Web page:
Map of life expectancy at birth from Global Education Project.

Monday, March 03, 2014

Granny on the ice floe?

There's been plenty of froo frah over people being injured by avoidable errors in hospitals -- back in 1999 the Institute of Medicine reported that at least 44,000 people, and maybe 98,000, died in hospitals every year from preventable errors. That was a famous report and we've been talking about it ever since.

Now the Medicare Inspector General says that more than 1,500 nursing home patients died from preventable errors in August, 2011, with much larger numbers being harmed. Also, this results in preventable hospital admissions costing Medicare $208 million per month.

Skilled nursing facilities vary a lot in quality, but I can tell you from my own experience that a) they are generally physician-free zones; and b) staff are often harried and resort to drugging people to keep them quiet and docile (called a "chemical straitjacket.") There are a few solvable problems here but one is that financial incentives can be perverse. The skilled nursing facility isn't penalized for avoidable hospitalizations. I don't think Medicare reimbursement rates are inadequate, but the same facilities have Medicaid patients (who have exhausted their Medicare long term care benefits and personal assets) for whom they are being paid less. And yes, some operators are unscrupulous.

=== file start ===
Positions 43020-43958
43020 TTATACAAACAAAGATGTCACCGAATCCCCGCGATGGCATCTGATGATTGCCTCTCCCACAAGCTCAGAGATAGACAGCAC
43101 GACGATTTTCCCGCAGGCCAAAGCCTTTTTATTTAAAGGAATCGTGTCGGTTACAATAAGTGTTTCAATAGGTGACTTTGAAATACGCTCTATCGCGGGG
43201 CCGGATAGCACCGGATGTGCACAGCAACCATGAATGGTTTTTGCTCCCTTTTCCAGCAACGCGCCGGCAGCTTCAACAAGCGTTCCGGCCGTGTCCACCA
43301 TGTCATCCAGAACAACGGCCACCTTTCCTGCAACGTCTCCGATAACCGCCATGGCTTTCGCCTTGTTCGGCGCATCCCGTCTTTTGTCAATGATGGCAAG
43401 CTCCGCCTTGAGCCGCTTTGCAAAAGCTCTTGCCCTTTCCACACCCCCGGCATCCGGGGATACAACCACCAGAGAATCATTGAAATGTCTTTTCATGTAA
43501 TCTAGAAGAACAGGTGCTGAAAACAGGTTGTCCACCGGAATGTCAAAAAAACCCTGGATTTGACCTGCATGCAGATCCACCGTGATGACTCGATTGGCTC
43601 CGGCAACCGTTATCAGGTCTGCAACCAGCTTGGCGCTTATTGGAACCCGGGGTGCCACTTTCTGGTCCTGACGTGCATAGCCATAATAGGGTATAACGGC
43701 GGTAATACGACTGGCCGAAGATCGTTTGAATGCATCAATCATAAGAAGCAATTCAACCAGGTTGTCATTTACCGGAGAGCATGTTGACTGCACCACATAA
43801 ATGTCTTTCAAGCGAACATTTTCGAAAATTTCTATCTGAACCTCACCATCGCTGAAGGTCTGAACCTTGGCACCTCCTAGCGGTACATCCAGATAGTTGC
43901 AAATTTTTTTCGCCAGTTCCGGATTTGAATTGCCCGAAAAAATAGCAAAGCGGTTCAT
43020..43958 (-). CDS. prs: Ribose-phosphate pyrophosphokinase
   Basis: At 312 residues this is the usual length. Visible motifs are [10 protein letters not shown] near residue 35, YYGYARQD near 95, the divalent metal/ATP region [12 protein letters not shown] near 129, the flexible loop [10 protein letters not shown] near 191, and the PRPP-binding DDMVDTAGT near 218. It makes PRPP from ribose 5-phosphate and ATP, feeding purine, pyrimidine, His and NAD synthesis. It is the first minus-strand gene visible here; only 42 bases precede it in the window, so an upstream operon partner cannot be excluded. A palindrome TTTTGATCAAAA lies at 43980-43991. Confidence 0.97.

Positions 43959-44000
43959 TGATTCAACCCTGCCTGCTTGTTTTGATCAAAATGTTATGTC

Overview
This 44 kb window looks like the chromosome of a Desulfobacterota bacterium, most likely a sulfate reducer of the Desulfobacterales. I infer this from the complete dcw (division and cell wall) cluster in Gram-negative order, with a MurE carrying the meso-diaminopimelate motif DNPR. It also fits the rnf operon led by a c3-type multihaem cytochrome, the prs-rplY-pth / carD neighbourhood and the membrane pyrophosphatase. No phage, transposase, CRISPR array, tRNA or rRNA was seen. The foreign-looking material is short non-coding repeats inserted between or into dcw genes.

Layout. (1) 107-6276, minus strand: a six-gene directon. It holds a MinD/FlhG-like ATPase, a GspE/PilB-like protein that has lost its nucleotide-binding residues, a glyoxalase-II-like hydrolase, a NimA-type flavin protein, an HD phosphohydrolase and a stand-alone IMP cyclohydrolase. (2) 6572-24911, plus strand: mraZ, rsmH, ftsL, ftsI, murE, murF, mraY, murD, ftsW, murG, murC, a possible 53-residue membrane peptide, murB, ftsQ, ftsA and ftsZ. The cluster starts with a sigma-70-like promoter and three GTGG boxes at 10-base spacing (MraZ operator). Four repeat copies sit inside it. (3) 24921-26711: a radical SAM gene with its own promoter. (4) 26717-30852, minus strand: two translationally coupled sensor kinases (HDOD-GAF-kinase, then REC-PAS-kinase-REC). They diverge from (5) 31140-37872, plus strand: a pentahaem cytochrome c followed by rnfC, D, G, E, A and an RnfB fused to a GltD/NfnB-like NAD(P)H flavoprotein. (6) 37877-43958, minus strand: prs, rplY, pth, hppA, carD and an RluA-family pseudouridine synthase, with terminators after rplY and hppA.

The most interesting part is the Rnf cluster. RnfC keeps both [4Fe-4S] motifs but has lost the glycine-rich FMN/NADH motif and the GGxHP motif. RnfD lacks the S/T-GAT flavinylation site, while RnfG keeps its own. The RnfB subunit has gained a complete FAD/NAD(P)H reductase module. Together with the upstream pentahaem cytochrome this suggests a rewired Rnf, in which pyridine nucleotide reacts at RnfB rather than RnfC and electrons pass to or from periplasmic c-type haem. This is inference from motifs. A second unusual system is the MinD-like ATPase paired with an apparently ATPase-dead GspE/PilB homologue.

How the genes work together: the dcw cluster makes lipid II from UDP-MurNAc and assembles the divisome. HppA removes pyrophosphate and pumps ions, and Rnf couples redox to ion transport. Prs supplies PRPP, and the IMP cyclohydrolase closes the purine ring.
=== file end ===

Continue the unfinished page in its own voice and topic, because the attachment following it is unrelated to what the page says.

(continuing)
Unfortunately, there aren't enough beds in the really good facilities and they won't even take Medicaid patients. This isn't my personal area of research but it's something we all need to take personally because we have parents or grandparents who end up in these places, or we will ourselves. We need to do better.

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